Saturday, September 1, 2007

October Sky: An Inspiring Real Life Experience

When it was announced this movie was gonna be screened in college, my first thoughts were-"October Sky? Never heard of it. Is this some sort of advertisement feature?(Remember the Gandhi play last year?) Or is this some landmark movie with amazing performances from great stars? Or does this movie have a plot closely related to college students like us?
Well, the first possibility was turned down once I found that this was a 1999 film. The 2nd possibility too was off- coz we would've surely heard bout it if it had been a watershed.
Actually, it turned out to be a simple feel-good movie (much like our very own "Chennai 600028"), with an inspiring plot.

The movie is an adaptation of the Book Rocket Boys by NASA scientist Homer Hickam. The book is his auto-biography, and so the moment I looked it up in wiki, I knew the basic plot of the movie.
I felt there'd nothing new to watch and learn from the movie. But, then again, a rating of 93% in Rotten Tomatoes (if u don't know what that site is ) tickled my curiousity. I had to watch this one! So I was at the screening hall well in time, found a nice spot and spent some time watching the "birds" until it started.

Not as predictable as it seems
The movie starts off in 1957, with the launch of the Soviet satellite Sputnik and Homer Hickam (played by Jake Gyllenhaal, an average school going guy in a town called Coalwood is fascinated by the sight of it streaking through the sky. He is determined to create a rocket, but he must make sacrifices (like giving up his social life to get assistance from school weirdo Quentin), face challenges (He ain't in a town where rocket equipment are dime a dozen, and his dad's attitude doesn't help) and work harder than ever (His math is bad, and as his mentor Miss Riley says "You can't just dream your way into making a rocket Homer!"). We expect the "hero" (as we say in India) to do all this by the end of the movie, and the movie lives upto its reviews (that its very predictable).

But, its only as much predictable as this. There're twists and turns that catch you napping so often, that you begin to think whether these things ever really happened. One example is Ms.Riley's Hogdkin's disease. The fact that these things are true to the hilt and the vital fact that Homer doesn't know a thing about rockets when he sets out to make one reminds us of the old saying "Where there's a will, there's a way".

Balanced casting
The film's characters are well made, but I felt the whole movie is centred around Homer, paying less attention to the other Rocket Boys (so much so that one of them- O'Dell, almost goes unnoticed, except when discussing his late dad). Almost everybody else gets his/her share of our attention and empathy. Jake Gyllenhaal plays the lead for the first time, and he does a great job of it, although I felt he smiled unnecessarily sometimes.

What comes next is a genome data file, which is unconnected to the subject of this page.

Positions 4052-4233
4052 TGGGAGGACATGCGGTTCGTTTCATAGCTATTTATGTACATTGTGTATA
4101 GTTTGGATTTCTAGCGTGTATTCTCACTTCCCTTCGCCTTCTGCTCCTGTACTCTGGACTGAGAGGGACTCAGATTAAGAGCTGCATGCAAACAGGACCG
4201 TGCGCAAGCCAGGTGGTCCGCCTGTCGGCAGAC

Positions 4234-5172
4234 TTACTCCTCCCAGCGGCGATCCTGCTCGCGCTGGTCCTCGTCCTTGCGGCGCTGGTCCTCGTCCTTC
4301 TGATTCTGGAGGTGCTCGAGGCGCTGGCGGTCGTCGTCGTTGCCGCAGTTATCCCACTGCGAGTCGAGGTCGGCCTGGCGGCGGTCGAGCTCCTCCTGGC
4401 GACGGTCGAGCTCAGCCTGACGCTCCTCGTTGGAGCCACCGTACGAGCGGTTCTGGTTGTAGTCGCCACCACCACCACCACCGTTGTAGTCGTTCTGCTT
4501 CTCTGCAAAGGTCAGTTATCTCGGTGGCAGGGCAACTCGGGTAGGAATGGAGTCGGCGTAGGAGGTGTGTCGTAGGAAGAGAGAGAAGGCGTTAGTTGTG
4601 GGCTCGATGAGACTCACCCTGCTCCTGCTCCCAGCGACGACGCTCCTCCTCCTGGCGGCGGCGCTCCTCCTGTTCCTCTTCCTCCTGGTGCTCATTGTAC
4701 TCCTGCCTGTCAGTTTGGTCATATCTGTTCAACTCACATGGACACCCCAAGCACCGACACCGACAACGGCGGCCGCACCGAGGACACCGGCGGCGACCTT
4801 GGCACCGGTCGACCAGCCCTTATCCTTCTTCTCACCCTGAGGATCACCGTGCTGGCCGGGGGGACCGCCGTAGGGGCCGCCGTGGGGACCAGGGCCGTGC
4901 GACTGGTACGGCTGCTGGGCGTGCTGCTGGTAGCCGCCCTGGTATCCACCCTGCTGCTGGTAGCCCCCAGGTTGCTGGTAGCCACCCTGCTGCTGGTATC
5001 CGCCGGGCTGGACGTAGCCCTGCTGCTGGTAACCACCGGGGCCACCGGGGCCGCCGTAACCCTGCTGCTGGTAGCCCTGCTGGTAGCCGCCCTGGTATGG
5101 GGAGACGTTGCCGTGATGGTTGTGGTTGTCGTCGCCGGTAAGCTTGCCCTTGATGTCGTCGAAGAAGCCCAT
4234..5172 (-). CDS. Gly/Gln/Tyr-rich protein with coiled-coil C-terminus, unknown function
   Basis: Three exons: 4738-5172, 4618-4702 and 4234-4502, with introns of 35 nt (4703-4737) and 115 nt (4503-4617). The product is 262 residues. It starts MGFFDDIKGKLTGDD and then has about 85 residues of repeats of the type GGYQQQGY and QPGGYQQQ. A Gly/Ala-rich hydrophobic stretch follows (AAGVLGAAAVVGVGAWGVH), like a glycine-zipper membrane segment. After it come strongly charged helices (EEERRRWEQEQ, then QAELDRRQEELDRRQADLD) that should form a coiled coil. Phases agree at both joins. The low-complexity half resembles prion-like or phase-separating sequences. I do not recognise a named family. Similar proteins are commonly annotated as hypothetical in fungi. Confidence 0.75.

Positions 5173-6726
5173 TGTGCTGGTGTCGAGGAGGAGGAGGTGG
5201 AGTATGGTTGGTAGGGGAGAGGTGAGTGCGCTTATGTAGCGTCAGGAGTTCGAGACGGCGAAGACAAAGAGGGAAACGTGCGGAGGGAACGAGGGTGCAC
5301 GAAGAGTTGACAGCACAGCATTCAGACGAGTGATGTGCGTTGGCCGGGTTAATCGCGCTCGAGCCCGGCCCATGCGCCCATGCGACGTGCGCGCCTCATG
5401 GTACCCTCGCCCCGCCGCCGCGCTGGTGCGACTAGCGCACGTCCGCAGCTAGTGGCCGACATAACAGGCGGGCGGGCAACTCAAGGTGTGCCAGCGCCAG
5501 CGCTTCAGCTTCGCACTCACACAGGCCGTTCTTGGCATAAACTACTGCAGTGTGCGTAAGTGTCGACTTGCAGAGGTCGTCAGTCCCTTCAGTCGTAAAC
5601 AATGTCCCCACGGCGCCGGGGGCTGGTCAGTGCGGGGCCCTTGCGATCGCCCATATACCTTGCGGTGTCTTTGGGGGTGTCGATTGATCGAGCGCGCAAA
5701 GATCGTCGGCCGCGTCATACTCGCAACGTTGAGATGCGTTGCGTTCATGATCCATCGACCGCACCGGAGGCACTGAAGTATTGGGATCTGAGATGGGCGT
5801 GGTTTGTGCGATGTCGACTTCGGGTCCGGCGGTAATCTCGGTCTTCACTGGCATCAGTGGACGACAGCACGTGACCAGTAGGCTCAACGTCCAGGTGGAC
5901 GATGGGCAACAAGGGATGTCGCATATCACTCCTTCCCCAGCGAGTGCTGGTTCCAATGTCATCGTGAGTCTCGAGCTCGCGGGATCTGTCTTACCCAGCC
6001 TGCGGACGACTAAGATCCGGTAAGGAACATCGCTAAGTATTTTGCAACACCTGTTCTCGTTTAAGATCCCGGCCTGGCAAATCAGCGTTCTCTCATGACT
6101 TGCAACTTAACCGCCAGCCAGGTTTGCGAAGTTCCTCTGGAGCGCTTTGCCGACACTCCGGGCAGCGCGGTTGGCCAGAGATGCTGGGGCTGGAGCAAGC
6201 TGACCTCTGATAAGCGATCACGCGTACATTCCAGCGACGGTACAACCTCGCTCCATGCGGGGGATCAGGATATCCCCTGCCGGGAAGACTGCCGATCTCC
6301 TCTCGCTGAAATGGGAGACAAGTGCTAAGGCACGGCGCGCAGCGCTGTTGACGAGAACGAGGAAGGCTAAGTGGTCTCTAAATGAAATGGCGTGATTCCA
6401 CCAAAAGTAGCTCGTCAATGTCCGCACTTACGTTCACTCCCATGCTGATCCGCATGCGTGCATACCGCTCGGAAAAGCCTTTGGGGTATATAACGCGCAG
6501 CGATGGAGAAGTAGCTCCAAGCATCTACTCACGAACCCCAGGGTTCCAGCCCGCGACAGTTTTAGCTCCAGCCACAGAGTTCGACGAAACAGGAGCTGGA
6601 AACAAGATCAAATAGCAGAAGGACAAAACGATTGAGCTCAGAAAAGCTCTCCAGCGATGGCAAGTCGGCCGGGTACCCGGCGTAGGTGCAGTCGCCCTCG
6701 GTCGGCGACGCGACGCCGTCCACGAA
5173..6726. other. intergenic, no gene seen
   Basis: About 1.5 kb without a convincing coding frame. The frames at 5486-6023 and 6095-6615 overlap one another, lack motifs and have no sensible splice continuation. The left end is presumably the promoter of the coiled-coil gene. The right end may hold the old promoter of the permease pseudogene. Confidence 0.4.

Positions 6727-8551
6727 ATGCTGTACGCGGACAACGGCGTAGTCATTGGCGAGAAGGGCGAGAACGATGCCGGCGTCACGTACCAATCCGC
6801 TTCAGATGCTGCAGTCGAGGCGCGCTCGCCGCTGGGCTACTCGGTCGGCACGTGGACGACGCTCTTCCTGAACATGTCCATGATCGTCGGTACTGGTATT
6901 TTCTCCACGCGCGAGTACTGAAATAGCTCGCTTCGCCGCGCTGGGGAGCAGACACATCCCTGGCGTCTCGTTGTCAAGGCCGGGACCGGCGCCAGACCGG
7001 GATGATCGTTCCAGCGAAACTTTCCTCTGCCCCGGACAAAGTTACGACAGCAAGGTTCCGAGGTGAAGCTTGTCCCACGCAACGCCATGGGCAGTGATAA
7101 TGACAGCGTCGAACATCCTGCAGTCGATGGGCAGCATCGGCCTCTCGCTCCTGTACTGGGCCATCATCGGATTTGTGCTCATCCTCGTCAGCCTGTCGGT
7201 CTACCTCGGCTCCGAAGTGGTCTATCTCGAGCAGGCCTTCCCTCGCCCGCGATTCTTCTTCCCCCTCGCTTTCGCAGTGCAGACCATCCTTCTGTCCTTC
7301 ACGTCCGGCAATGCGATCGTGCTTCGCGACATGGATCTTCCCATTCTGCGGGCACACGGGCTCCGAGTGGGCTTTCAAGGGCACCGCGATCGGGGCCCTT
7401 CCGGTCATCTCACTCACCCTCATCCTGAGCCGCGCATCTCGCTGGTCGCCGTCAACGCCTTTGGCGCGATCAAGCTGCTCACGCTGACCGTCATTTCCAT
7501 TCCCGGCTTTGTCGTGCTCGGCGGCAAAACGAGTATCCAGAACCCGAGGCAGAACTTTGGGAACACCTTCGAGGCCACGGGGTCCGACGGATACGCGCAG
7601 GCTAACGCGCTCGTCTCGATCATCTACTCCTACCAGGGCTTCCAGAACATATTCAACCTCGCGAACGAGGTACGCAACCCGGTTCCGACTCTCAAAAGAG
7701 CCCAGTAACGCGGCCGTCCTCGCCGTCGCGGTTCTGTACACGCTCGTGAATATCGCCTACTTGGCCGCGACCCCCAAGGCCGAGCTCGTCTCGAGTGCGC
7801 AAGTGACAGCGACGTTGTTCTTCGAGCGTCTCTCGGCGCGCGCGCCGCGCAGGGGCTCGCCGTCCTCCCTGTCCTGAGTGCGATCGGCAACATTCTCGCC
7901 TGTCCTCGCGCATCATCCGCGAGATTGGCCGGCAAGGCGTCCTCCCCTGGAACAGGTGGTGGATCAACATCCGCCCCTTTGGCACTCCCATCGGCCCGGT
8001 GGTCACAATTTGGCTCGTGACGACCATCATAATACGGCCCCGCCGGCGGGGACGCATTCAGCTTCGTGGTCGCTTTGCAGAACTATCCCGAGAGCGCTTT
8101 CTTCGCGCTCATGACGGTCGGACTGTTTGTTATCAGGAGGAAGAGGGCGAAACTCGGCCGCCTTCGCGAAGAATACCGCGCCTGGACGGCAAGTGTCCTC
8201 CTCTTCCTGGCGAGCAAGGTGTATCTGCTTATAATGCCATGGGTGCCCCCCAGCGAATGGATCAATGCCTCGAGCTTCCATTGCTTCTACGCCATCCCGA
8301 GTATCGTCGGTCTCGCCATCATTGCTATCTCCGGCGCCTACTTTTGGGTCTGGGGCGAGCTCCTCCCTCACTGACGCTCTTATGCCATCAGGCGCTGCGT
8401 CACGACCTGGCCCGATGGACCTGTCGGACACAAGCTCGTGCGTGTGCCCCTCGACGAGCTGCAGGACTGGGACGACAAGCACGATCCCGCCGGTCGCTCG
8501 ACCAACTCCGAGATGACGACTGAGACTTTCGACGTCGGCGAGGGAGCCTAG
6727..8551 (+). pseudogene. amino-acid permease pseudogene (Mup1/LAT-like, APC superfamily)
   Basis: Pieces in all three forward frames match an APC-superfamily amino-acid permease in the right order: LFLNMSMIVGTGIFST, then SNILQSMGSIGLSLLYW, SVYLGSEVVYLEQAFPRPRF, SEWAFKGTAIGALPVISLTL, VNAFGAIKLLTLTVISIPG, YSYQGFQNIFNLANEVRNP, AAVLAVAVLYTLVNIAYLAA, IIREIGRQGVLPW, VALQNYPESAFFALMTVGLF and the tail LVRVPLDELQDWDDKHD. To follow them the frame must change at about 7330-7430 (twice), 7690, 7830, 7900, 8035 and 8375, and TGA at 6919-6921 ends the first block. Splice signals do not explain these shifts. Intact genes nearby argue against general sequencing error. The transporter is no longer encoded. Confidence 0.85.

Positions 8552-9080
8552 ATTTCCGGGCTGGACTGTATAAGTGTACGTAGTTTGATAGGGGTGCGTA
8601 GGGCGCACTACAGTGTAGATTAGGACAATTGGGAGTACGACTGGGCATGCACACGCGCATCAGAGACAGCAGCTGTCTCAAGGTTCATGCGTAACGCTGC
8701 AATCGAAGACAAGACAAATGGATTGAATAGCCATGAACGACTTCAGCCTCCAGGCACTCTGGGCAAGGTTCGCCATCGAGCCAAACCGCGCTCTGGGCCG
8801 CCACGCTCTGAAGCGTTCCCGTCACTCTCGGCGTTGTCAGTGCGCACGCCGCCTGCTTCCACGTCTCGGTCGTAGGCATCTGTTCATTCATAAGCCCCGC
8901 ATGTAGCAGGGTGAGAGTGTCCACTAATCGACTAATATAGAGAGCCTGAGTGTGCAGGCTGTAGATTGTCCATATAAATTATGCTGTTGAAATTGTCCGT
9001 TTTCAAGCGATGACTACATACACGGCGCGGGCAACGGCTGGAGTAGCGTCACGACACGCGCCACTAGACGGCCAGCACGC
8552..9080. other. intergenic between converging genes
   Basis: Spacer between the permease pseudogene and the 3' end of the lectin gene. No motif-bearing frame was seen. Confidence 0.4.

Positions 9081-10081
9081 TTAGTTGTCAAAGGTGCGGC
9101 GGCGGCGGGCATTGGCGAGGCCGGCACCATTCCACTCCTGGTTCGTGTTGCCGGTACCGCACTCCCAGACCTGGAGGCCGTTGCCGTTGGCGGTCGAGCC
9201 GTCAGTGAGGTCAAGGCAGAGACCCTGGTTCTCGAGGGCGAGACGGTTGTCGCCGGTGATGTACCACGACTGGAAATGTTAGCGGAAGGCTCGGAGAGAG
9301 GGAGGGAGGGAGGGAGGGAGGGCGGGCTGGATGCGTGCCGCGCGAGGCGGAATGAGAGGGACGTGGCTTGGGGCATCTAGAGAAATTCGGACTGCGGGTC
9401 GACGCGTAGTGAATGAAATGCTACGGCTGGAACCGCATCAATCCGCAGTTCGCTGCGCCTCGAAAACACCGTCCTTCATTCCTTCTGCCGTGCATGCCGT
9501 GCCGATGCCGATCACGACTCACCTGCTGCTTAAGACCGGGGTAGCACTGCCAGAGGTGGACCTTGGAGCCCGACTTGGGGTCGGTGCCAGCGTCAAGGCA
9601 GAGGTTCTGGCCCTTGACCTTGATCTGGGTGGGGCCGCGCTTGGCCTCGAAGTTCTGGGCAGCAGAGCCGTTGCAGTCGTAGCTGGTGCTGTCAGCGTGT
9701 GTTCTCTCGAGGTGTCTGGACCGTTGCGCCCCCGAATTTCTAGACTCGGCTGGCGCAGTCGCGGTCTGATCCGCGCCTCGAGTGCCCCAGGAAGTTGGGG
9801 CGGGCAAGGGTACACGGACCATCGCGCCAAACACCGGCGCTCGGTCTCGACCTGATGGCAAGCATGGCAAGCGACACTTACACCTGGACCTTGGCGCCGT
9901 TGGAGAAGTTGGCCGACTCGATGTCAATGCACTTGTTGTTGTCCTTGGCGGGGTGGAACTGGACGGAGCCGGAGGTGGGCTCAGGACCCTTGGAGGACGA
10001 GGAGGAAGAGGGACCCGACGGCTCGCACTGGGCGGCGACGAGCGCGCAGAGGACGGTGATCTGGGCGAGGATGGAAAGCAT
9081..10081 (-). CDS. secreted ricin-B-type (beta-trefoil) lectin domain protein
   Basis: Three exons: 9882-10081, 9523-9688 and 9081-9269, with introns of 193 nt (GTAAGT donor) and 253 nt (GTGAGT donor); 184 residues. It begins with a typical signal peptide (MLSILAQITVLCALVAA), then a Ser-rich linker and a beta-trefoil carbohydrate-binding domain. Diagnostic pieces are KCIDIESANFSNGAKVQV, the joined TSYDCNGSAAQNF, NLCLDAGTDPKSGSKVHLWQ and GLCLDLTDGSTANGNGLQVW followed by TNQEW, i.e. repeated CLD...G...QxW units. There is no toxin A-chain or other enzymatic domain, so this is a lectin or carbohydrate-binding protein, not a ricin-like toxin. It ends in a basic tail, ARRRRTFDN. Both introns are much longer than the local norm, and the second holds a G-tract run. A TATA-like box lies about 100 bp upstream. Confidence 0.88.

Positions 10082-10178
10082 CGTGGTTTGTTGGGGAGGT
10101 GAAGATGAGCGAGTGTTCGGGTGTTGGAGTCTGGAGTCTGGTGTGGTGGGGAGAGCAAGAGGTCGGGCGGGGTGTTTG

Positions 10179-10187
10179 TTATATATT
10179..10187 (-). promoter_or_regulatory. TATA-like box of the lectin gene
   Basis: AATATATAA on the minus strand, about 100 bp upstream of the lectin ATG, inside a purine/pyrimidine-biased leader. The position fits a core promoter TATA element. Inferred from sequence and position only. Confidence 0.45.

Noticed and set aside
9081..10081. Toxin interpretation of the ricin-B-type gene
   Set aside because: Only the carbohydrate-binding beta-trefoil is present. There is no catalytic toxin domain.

The town thrives on the production and employment offered by the eponymous coal-mine. Homer's dad John is The Top Guy of the mine, and he prides himself on his work. This type of negative character is often found in such movies, playing the natural deterrent- that seemingly inexorable force which the protagonist must overcome in his goal to do something hitherto unheard of. A perfect foil to his character is Homer's mom. She loves her family very much and holds it from breaking apart when the rift between Homer and his dad widens. She can't tolerate her husband's unfair treating of Homer, and finally dares a face-off with John, thereby changing him for good.

Short and sweet
Altogether, the movie does nothing in excess- there're no sentimental melodrama, nor an overdose of happiness at the end. Its all very subtle and understated and thats where the movie is different, where it earned its rating. Homer doesn't get too depressed when he has to suspend his research on rockets and goto the mine, nor does he go over the moon when he wins the most coveted prize at the National Science Fair. In fact, he doesn't know that the man awarding him is the famous scientist Werner von Braun whom he admires.

The whole movie has all sorts of moments- moments for the slight grins and chuckles and for the tear out of the corner of the eye. It is a very balanced feel-good movie that leaves you feeling the same way you started, only a bit more inspired, a bit more happy.
I say inspiring, becoz I could identify myself as the main protagonist, and could empathise with him. In fact, I'm in a situation very much like him, and the way he approached it makes me feel-"If he can, why can't I?"

Final Verdict: Recommended, especially if you are a student.

1 comment:


hey nice review pal... if i'm gonna watch the movie.. it'll b for this review of urs.. :)